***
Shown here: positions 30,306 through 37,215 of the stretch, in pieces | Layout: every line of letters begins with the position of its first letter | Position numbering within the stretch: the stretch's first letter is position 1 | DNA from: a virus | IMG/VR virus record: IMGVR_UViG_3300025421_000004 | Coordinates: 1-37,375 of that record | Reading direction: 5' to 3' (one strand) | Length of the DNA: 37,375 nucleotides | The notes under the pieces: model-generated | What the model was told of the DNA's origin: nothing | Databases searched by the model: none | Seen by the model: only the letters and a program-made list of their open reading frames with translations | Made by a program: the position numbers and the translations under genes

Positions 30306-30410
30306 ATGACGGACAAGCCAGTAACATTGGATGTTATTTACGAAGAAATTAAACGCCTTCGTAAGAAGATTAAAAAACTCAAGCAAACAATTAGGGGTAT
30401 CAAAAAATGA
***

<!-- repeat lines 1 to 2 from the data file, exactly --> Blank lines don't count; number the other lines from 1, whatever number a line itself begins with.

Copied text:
Shown here: positions 30,306 through 37,215 of the stretch, in pieces | Layout: every line of letters begins with the position of its first letter | Position numbering within the stretch: the stretch's first letter is position 1 | DNA from: a virus | IMG/VR virus record: IMGVR_UViG_3300025421_000004 | Coordinates: 1-37,375 of that record | Reading direction: 5' to 3' (one strand) | Length of the DNA: 37,375 nucleotides | The notes under the pieces: model-generated | What the model was told of the DNA's origin: nothing | Databases searched by the model: none | Seen by the model: only the letters and a program-made list of their open reading frames with translations | Made by a program: the position numbers and the translations under genes

Positions 30306-30410